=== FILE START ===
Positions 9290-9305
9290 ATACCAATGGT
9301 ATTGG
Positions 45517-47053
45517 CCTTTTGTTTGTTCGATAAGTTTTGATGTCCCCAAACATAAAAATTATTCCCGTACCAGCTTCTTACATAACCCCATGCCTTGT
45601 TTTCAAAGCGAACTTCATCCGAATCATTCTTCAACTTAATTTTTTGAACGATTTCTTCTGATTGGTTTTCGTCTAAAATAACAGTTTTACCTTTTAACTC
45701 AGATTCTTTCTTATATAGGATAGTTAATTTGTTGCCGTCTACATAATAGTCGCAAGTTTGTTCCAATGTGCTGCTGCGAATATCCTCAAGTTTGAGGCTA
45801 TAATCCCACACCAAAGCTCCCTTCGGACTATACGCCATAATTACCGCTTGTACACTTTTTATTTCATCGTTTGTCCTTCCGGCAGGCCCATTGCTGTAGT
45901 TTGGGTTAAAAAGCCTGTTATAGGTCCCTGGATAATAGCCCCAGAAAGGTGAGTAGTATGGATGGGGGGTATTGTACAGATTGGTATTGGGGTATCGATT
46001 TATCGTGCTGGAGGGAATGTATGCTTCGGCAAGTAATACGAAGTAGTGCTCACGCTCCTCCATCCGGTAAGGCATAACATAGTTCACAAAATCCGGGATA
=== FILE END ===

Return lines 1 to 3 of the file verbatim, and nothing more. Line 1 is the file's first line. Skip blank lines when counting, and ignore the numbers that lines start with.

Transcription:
Positions 9290-9305
9290 ATACCAATGGT
9301 ATTGG